When the Lessondary, a crew of rappers and producers from across the Eastern seaboard, finished their debut album earlier this spring, they decided to title it Ahead of Schedule. It’s an inside joke that the ensemble’s long-suffering fans will understand.
“The project was named Ahead of Schedule because this is the most overdue project ever,” says Ilyas Nashid. “It almost turned into Dr. Dre’s Detox.”
Like most of the Lessondary’s output, Ahead of Schedule is the work of a group steeped in the traditions and peculiarities of rap culture. Like Phonte Coleman and Nicolay Rook of electro-soul group the Foreign Exchange, the members met one other on The Lesson, a subforum on Okayplayer.com’s message board, and drew inspiration from Native Tongues, the early ‘90s collective centered on Afrocentric pioneers De La Soul, Jungle Brothers and A Tribe Called Quest. Formed around 2004, Lessondary emerged during a brief and often-overlooked moment in the genre’s history—when the soul-inflected, civic-minded boom-bap of Talib Kweli, Common and Mos Def had begun to lose its stranglehold on the independent rap scene, but the consumerist and inward-looking pop ethos of Drake, Big Sean, J. Cole and other “Leaders of the New Cool” had yet to replace it.
“It’s all coming from a common place of lyricism and dope beats,” says Rob Cave (formerly known as Spec Boogie). He’s one of five New York members in Lessondary, alongside Von Pea, Donwill, Elucid and Che Grand. Ilyas Nashid and producer Brickbeats are from Cincinnati, producer/rapper Jermiside hails from Atlanta, and producer Aeon lives in Philadelphia.
Lessondary is most closely associated with the quirkily-named Tanya Morgan, a trio consisting of Von Pea, Donwill and Ilyas that drew praise for 2006’s Moonlighting, a uniquely imaginative lo-fi gem of crackling beat loops and ragged, enthusiastic rhymes. They upped the ante with 2009’s Brooklynati, a freewheeling concept piece about an imaginary city complete with a civic map and a has-been horrorcore group named Hardcore Gentleman. “Little Brother had pretty much broken up before the blogs had really taken off,” says Von Pea, referring to the now-defunct North Carolina rap group. “They came right before us, they were the big brothers to us, to the guys that would later go on and be these blog darlings. It wasn’t like, ‘Oh, we’re about to be platinum next year.’ But right now, we’re enjoying this attention we’re getting.”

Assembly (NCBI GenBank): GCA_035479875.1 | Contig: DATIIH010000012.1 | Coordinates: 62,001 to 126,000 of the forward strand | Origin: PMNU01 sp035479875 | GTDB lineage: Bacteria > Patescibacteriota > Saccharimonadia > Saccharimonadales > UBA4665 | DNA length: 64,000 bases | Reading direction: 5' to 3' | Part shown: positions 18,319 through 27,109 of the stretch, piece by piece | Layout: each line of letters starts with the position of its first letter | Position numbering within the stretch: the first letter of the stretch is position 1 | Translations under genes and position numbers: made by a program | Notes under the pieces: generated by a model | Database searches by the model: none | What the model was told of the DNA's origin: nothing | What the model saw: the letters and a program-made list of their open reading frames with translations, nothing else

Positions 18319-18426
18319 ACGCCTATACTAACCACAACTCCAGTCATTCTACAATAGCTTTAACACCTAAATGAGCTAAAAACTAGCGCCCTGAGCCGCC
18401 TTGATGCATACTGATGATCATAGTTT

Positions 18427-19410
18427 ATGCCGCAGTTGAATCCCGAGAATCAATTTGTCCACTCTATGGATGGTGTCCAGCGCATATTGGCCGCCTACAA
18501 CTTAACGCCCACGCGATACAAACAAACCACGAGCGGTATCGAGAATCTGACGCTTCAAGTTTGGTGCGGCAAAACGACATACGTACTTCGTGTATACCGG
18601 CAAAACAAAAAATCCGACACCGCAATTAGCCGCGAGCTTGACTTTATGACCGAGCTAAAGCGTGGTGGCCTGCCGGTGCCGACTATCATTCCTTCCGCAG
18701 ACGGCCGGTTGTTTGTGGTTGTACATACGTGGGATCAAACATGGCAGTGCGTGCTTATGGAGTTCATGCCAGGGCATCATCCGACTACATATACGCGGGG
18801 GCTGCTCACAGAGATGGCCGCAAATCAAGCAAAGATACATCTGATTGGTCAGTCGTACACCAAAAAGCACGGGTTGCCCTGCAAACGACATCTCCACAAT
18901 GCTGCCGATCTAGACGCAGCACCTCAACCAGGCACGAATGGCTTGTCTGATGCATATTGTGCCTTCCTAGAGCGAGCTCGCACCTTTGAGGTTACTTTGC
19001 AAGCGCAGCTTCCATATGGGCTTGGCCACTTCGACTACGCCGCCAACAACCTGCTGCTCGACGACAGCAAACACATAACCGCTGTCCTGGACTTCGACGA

Together, the Lessondary crew occasionally manifested itself on tracks like “Never 2ndary” from Brooklynati and “Connect Four (AKA Lessondary)” from Von Pea’s 2014 album To:You. There were some half-hearted attempts at a full-fledged posse album, but it mostly lay dormant in the realm of possibility—what Von Pea terms “one of those ‘it would be cool if’ kind of things.”
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Meanwhile, the group’s members explored separate paths. Che Grand made an impression on blogs with 2009’s Everything’s Good Ugly. Earlier this month, he dropped a new EP called Grandiose Patois. Atlanta rapper/producer Jermiside and Cincinnati producer Brickbeats released a disc of home-brewed boom-bap under the name The Red Giants. New York rapper Spec Boogie issued releases like Brass Knuckle Rap Hustle before changing his name and going on a five-year hiatus. Last November, he re-emerged as Rob Cave and dropped Books & Chicks & Brooklyn Shit. Philadelphia producers Aeon and Brizzo (the latter who doesn’t appear on Ahead of Schedule) contributed beats to sundry Lessondary projects.